March 13 (Reuters) – Ukraine’s defense ministry on Saturday began using Clearview AI’s facial recognition technology, the company’s chief executive told Reuters, after the U.S. startup offered to uncover Russian assailants, combat misinformation and identify the dead.
Ukraine is receiving free access to Clearview AI’s powerful search engine for faces, letting authorities potentially vet people of interest at checkpoints, among other uses, added Lee Wolosky, an adviser to Clearview and former diplomat under U.S. presidents Barack Obama and Joe Biden.
The plans started forming after Russia invaded Ukraine and Clearview Chief Executive Hoan Ton-That sent a letter to Kyiv offering assistance, according to a copy seen by Reuters.
Clearview said it had not offered the technology to Russia, which calls its actions in Ukraine a “special operation.”
Ukraine’s Ministry of Defense did not reply to requests for comment. Previously, a spokesperson for Ukraine’s Ministry of Digital Transformation said it was considering offers from U.S.-based artificial intelligence companies like Clearview. Many Western businesses have pledged to help Ukraine, providing internet hardware, cybersecurity tools and other support. read more
The Clearview founder said his startup had more than 2 billion images from the Russian social media service VKontakte at its disposal, out of a database of over 10 billion photos total. read more
That database can help Ukraine identify the dead more easily than trying to match fingerprints and works even if there is facial damage, Ton-That wrote. Research for the U.S. Department of Energy found decomposition reduced the technology’s effectiveness while a paper from a 2021 conference showed promising results.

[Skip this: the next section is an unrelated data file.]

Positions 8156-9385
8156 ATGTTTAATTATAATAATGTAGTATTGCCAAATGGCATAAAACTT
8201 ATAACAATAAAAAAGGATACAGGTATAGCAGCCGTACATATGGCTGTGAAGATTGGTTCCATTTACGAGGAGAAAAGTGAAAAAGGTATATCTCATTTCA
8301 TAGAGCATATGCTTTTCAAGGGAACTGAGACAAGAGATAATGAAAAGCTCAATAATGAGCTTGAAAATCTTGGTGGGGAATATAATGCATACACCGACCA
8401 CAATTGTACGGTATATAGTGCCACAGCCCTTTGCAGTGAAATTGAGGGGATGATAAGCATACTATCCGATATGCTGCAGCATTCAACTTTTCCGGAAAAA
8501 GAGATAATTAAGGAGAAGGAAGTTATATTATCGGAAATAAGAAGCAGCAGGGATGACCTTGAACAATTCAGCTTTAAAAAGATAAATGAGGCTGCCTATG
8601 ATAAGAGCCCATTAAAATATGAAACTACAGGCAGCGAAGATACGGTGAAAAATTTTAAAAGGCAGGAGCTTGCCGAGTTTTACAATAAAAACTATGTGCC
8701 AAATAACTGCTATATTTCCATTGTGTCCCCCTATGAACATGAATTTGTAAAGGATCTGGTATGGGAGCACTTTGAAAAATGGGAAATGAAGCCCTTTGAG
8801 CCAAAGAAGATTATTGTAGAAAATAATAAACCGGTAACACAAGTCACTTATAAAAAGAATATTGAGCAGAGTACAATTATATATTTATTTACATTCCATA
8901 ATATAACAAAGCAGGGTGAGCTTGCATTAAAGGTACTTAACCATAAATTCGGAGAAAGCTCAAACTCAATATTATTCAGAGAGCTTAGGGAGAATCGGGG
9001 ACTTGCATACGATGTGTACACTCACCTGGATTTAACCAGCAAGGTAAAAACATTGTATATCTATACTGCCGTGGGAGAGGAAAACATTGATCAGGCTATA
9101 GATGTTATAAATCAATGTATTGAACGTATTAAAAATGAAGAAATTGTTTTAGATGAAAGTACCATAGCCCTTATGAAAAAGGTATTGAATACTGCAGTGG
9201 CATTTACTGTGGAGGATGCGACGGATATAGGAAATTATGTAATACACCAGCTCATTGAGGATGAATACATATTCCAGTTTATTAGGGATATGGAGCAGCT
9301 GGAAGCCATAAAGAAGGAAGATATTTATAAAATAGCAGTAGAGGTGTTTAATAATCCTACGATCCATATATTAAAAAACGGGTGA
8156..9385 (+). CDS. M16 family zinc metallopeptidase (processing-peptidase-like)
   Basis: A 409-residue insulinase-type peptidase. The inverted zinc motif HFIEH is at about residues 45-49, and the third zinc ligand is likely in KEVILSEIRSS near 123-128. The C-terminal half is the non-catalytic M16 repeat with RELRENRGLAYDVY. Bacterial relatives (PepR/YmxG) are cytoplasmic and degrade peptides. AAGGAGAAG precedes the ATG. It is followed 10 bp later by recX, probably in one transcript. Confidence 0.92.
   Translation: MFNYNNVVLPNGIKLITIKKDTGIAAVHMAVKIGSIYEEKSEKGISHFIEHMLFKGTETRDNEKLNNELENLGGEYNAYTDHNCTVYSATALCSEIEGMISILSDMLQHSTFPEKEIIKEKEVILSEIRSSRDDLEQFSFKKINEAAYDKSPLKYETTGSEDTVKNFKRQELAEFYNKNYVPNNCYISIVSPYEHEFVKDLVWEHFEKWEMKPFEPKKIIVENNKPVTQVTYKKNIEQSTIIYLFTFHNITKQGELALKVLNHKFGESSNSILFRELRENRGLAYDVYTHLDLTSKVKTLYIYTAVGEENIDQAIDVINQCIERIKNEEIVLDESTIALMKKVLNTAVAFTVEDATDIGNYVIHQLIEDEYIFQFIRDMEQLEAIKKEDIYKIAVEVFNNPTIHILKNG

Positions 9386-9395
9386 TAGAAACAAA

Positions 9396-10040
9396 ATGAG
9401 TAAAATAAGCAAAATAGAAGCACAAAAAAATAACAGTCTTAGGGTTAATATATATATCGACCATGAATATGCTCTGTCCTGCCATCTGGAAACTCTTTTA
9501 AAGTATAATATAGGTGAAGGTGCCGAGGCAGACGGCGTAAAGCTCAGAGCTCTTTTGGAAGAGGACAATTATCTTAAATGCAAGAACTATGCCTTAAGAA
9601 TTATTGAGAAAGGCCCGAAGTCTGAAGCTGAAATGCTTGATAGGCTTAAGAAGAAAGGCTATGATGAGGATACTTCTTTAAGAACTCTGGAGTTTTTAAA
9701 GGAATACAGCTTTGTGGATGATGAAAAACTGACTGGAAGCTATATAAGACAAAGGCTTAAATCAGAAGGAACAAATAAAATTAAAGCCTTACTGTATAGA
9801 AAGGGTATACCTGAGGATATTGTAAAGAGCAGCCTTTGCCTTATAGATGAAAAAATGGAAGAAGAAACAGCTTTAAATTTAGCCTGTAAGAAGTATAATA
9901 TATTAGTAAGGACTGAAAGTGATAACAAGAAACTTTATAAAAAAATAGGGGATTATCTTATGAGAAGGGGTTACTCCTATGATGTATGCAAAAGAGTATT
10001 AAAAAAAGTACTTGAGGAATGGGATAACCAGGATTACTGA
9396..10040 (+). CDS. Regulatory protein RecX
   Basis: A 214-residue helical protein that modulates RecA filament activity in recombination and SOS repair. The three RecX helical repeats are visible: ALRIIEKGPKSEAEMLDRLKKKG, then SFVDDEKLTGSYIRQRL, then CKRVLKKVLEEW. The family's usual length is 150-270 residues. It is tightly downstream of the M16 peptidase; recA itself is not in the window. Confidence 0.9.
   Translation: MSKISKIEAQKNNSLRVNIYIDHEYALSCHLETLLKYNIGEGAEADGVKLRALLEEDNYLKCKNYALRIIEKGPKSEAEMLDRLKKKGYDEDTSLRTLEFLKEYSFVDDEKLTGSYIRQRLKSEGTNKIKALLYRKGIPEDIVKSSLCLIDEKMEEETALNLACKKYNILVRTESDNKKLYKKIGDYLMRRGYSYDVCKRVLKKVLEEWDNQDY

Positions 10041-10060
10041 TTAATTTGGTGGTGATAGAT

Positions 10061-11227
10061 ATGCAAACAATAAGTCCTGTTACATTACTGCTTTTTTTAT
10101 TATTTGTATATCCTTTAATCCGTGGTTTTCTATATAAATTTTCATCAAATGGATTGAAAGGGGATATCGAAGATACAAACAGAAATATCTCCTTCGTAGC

Ton-That’s letter also said Clearview’s technology could be used to reunite refugees separated from their families, identify Russian operatives and help the government debunk false social media posts related to the war.
The exact purpose for which Ukraine’s defense ministry is using the technology is unclear, Ton-That said. Other parts of Ukraine’s government are expected to deploy Clearview in the coming days, he and Wolosky said.
The VKontakte images make Clearview’s dataset more comprehensive than that of PimEyes, a publicly available image search engine that people have used to identify individuals in war photos, Wolosky said. VKontakte did not immediately respond to a request for comment; U.S. social media company Facebook, now Meta Platforms Inc (FB.O), had demanded Clearview stop taking its data.
At least one critic says facial recognition could misidentify people at checkpoints and in battle. A mismatch could lead to civilian deaths, just like unfair arrests have arisen from police use, said Albert Fox Cahn, executive director of the Surveillance Technology Oversight Project in New York.
“We’re going to see well-intentioned technology backfiring and harming the very people it’s supposed to help,” he said.
Ton-That said Clearview should never be wielded as the sole source of identification and that he would not want the technology to be used in violation of the Geneva Conventions, which created legal standards for humanitarian treatment during war.
Like other users, those in Ukraine are receiving training and have to input a case number and reason for a search before queries, he said.
Clearview, which primarily sells to U.S. law enforcement, is fighting lawsuits in the United States accusing it of violating privacy rights by taking images from the web. Clearview contends its data gathering is similar to how Google search works. Still, several countries including the United Kingdom and Australia have deemed its practices illegal.
Cahn described identifying the deceased as probably the least dangerous way to deploy the technology in war, but he said that “once you introduce these systems and the associated databases to a war zone, you have no control over how it will be used and misused.”
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Reporting by Paresh Dave Oakland, Calif. and Jeffrey Dastin in Palo Alto, Calif.; Additional reporting by Elizabeth Culliford; Editing by Kenneth Li and Lisa Shumaker
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